Alpha Protocol (PC)

Alpha Protocol screenshot (PC)

Alpha Protocol. You will wait behind corners quite a bit. I’m a fan of the surprise attack from the front – if you’re decisive enough, you don’t have to creep up from behind guys to surprise them.

The “Espionage RPG” starts off very clumsy. I expect a lot of people to stop playing before they’re even properly out of the tutorial, because for the first couple of hours all you see is a cheap, not up to par third person action title with dodgy mechanics and unsatisfying, vague interaction. The environments couldn’t be more generic, and even those are delivered inadequately.

But by the time you get to Rome, after the first major plot twist, Alpha Protocol finds its stride and things suddenly become interesting.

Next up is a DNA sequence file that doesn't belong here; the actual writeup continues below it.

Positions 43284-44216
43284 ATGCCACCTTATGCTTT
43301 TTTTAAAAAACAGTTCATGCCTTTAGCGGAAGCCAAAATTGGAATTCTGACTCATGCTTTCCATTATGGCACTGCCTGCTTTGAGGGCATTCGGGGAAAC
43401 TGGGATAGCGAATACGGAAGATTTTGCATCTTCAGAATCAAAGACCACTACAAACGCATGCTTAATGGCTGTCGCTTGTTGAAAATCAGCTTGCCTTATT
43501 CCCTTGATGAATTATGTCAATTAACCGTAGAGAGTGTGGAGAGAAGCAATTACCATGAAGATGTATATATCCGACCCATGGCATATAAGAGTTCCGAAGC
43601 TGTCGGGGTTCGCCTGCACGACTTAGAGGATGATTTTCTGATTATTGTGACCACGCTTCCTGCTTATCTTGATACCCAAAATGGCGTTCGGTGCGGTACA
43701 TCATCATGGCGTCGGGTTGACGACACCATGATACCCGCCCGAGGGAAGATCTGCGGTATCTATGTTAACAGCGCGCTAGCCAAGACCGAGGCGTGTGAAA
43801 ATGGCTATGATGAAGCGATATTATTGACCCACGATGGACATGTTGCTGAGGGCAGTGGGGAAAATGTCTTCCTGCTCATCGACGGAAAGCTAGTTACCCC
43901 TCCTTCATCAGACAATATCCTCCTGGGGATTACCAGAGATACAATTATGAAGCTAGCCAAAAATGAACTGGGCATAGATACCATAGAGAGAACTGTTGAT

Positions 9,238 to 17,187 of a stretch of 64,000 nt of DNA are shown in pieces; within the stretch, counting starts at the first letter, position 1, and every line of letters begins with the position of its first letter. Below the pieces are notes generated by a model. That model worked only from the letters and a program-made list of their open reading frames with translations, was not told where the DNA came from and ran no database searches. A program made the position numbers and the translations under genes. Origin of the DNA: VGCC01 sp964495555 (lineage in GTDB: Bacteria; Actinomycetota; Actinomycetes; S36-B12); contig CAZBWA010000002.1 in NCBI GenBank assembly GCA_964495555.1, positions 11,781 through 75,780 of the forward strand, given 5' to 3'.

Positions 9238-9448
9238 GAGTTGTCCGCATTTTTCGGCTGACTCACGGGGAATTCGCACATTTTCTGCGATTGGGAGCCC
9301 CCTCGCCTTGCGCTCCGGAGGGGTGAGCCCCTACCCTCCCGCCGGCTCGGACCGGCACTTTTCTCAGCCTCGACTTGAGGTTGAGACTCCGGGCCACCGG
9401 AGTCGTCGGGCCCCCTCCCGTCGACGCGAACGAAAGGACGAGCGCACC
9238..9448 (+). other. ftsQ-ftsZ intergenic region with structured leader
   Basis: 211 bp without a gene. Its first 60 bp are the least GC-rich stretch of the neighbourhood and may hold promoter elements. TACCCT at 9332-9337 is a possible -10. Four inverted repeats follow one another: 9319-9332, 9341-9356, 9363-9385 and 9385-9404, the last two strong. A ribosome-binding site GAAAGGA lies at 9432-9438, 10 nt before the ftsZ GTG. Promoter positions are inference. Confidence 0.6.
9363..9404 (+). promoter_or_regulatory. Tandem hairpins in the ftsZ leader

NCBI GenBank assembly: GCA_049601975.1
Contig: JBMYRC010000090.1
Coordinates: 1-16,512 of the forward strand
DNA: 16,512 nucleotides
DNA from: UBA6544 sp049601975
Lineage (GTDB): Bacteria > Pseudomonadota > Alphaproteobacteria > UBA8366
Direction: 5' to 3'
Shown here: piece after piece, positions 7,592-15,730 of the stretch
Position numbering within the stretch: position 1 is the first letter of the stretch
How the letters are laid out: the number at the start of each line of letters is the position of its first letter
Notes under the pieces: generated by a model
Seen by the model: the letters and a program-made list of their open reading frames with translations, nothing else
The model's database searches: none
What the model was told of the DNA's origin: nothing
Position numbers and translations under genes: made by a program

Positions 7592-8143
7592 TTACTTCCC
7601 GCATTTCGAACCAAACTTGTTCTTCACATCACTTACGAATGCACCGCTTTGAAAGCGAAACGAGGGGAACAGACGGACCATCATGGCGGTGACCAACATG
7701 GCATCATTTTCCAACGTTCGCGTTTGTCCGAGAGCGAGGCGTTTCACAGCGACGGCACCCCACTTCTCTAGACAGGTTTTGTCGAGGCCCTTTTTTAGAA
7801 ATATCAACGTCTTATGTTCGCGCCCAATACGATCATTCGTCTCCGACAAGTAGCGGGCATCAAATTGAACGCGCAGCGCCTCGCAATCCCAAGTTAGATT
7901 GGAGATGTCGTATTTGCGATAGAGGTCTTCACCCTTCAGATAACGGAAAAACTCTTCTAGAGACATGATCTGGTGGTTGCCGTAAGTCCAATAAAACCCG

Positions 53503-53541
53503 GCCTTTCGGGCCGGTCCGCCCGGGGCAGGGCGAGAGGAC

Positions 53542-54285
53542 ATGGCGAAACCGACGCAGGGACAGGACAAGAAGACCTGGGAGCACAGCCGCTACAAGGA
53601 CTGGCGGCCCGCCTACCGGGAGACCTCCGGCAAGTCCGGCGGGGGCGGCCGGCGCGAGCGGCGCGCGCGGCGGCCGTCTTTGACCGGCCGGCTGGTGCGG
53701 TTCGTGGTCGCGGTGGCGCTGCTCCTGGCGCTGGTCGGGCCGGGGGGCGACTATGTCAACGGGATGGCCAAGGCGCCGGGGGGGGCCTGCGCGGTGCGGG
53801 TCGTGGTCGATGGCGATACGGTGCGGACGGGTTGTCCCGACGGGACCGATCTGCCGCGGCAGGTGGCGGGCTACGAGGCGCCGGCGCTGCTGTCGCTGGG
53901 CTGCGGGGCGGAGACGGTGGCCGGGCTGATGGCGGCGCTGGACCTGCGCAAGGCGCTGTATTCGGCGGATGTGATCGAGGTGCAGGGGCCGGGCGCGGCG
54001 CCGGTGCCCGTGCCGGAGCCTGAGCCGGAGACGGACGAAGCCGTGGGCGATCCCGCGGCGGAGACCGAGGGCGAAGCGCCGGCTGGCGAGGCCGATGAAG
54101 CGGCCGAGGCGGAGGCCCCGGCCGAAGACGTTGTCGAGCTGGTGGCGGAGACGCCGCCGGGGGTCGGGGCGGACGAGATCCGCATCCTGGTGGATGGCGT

I was a big fan of the TV show Alias and at times you reach that sort of experience here – a not quite so glamorous take on James Bond’s antics. At other times it defaults too much on its at best adequate, most often just frustrating action. You will be much happier if you play it with maxed out stealth, martial arts and pistol skills instead of the more aggressive combat skills, because as long as there is no alarm raised, it works well enough. The problems become more evident in heated combat, with the supposed super spy unwilling to get behind cover and unable to land hits despite aiming carefully. Maybe it’s because of that painful and awkward looking “crouch” walk he’s doing all the time.

Crucially, it’s mixed up enough to keep you on your toes. There is a variety and depth to the simple missions. Sometimes all you get is a cutscene with one or two decisions to make, sometimes a multi-level sneaking mission or a drawn out firefight. Sometimes all you do is get in, identify people, and get out – or decide to take someone out since you have the chance.